Thu | Aug 17, 2017

Opposition wants subsidy for transport operators

Published:Saturday | November 14, 2015 | 11:00 AM

A JAMAICAN politician is proposing that the Government create a special facility to allow taxi operators to purchase new vehicles at discounted prices and be granted lower insurance rates.

Robert Montague, the chairman of the opposition Jamaica Labour Party (JLP), who is campaigning to be re-elected member of parliament for Western St Mary, yesterday gave notice of his intention to have the motion debated in the Senate.

Arguing that there are approximately 25,000 unlicensed vehicles that operate in the transport system, Montague said that the Government should review the licensing process with a view to making it easier for taxi operators to get road licences. He further told the Senate that the average age of vehicles being used as taxis is eight years old and that the Government should seek to help operators get fresh stock.

"The cost of operating each unit will increase as the age of the unit increases," Montague argued, while adding that older vehicles emit more greenhouse gases and are more prone to malfunction.

Montague's motion came a week after three opposition members of parliament proposed far-reaching interventions for the transport sector, calling for the Government to provide subsidised tyres and reduced import duties for the industry, as well as to release impounded vehicles into the custody of operators to be used as taxis.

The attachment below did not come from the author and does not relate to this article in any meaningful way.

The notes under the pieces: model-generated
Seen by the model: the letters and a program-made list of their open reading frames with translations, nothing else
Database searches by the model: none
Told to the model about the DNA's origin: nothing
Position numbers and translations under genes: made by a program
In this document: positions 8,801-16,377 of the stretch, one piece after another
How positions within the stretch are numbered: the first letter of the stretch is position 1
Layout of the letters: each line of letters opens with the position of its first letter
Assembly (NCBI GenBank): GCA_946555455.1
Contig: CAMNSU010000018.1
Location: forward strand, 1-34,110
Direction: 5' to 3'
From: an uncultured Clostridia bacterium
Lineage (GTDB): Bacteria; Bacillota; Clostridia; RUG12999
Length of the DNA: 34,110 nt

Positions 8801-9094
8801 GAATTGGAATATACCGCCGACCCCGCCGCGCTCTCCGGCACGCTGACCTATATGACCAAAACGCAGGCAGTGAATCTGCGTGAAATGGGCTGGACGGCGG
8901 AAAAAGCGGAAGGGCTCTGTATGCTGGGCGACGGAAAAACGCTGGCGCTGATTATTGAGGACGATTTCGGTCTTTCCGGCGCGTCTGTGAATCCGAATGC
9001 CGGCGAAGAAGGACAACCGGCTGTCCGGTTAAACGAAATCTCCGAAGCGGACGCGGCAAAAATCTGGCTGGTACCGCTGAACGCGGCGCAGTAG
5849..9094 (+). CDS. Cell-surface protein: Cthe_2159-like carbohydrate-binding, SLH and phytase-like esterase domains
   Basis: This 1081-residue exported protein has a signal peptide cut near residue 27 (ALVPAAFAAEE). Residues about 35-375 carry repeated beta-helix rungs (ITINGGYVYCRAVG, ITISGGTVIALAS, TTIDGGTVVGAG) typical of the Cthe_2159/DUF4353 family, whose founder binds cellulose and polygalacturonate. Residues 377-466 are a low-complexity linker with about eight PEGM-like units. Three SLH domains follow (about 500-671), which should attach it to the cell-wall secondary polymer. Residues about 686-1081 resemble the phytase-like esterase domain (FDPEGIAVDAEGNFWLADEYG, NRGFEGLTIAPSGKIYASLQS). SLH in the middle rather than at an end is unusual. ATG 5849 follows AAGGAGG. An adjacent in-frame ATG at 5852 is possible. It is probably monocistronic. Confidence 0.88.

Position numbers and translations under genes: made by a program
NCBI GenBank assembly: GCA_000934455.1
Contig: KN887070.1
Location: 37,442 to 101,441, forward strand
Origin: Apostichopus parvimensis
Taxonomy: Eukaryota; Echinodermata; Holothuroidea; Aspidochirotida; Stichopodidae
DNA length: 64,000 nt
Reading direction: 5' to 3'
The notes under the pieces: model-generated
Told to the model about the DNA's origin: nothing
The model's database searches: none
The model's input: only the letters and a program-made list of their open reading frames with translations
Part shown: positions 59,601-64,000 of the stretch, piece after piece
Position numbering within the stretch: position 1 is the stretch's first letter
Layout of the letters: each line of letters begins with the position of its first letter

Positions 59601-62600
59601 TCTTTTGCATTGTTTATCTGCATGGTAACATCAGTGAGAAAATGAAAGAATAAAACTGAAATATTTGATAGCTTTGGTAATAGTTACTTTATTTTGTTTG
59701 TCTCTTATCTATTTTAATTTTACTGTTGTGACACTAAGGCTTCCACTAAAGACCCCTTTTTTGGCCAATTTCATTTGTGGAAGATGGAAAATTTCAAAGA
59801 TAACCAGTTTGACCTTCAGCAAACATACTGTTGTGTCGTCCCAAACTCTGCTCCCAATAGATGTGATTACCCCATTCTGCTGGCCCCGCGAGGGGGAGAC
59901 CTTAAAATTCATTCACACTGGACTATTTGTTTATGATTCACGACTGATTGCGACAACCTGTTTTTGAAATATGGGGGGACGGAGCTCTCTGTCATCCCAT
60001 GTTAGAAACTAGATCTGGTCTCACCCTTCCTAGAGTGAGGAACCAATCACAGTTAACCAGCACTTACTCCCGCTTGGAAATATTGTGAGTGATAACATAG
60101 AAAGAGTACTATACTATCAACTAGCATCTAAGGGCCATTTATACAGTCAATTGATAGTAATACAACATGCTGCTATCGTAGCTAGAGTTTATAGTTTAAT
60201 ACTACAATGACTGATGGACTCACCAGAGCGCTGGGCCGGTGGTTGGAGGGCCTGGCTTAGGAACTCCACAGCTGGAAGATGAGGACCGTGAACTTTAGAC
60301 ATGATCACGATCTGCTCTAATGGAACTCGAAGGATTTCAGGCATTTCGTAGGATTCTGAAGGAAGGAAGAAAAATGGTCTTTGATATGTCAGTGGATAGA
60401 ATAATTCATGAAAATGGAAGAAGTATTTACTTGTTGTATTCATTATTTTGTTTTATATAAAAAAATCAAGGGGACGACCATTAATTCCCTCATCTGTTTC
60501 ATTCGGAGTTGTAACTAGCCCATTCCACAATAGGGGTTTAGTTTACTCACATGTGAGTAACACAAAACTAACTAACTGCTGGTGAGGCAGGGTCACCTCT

Tyre concession

Karl Samuda, the opposition spokesman on industry, said the cost of tyres "poses a major obstacle and a threat" to the viability of the transport sector.

"I wonder if, by chance, the minister would give consideration to supporting a call, which I am sure I have heard them say, for a special concession on import duties on tyres," Samuda said in the House of Representatives last Tuesday.

Audley Shaw, the opposition spokesman on finance, said that while he was finance minister from 2007 to 2011, transport operators engaged him about the need for an upgrading of their fleet.

Shaw said he has suggested to them that "once everybody becomes regularised, the Government would consider granting a special concession in terms of duty rates so that the fleet of taxis can be upgraded generally and so that our people can be transported in a more comfortable and civilised way".

He suggested that this should be given serious consideration by the Government.

Pearnel Charles, the member of parliament for North Central St Catherine, said that the Government should release 3,000 cars, which have been impounded.

"I am calling on parliamentarians to reject the idea of turning police on these poor people who use their redundancy money to purchase a car in the transport system. And the reason they can't get the red plate is because they can't pay the $190,000 for insurance," Charles said.